Hussein's palace in background
Inspectors sent by the Israel Lands Authority supervised the destruction Sunday of a fence put up by the Muslim Wakf at Tel al-Ful in northern Jerusalem, considered the site of the Biblical Givat Shaul. (Today's neighborhood of Givat Shaul is near the western entrance to Jerusalem).
The intentions of the Wakf are not clear, but some observers assess that that the Wakf was going to try and complete construction of king Hussein's palace. The palace was in construction on a hill overlooking much of Jerusalem when Israel defeated Jordan in the lightning-fast Six-Day War in 1967, liberating the territory. The shell of the planned palace soon became a popular tourist site.
Land activist Aryeh King, as well as an Arutz Sheva reader who turned to us for advice on whom to call, discovered the construction last week and called him. He alerted the Jerusalem Municipality, and the ILA. Deputy Mayor David Hadari (NRP/National Union) wrote an urgent letter to the City Director, demanding swift action against the construction, noting that part of Givat Shaul is designated an archeological garden and part is intended for public structures.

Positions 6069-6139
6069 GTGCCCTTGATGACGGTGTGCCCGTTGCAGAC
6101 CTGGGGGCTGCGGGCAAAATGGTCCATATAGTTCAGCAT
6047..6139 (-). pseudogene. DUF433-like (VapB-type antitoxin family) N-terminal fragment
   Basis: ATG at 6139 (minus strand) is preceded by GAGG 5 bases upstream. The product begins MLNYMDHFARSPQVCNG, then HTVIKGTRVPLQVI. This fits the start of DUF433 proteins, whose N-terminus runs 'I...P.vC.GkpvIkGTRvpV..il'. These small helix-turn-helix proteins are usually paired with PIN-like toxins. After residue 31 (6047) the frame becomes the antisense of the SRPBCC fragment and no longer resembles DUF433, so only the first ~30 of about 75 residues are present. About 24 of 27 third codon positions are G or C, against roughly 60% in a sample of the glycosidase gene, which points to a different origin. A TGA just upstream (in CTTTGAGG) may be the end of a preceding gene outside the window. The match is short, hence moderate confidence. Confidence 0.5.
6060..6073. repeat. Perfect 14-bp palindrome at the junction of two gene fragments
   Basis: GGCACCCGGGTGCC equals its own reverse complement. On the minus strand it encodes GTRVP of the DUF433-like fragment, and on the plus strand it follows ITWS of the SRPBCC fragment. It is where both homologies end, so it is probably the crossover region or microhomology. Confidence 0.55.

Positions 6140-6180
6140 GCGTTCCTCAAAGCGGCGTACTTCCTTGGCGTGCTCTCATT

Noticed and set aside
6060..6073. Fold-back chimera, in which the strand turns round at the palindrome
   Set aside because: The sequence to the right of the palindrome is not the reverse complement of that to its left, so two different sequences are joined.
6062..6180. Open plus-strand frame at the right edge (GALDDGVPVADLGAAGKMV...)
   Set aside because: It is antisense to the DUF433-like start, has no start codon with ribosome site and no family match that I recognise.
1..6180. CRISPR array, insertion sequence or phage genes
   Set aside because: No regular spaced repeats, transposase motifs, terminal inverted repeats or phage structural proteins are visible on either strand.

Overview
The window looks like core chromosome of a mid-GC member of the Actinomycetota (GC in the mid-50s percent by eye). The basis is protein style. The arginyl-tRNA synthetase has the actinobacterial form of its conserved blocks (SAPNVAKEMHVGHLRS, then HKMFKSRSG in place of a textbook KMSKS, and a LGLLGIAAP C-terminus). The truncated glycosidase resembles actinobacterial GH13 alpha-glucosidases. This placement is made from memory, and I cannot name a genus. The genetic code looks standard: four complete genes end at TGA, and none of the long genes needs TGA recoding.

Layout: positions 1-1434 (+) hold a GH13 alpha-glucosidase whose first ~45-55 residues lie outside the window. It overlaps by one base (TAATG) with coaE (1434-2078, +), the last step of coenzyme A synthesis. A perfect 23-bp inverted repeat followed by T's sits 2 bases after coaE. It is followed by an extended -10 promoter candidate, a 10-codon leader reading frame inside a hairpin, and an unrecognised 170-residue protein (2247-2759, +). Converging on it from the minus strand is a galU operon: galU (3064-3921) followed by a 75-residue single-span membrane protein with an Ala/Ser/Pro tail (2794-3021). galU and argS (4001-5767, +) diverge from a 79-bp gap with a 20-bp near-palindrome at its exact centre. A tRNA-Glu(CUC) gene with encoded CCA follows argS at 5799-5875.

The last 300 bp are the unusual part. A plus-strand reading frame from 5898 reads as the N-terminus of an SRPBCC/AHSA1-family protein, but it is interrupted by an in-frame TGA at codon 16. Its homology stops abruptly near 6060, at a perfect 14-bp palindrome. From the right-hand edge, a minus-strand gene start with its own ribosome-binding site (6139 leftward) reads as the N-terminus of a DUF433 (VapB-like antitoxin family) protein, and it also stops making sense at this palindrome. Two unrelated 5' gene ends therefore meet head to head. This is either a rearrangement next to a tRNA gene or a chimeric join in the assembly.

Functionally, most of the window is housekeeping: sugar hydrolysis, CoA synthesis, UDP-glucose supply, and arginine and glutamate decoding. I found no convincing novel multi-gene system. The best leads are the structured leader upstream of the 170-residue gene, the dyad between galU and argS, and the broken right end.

Archeological finds on Givat Shaul indicate the remains of an ancient community – believed to be Geva', the tribe of Benjamin's community destroyed as retribution for the events surrounding "the concubine at Givah [Gibea]" ("the Levite's concubine") described in Judges 19-20.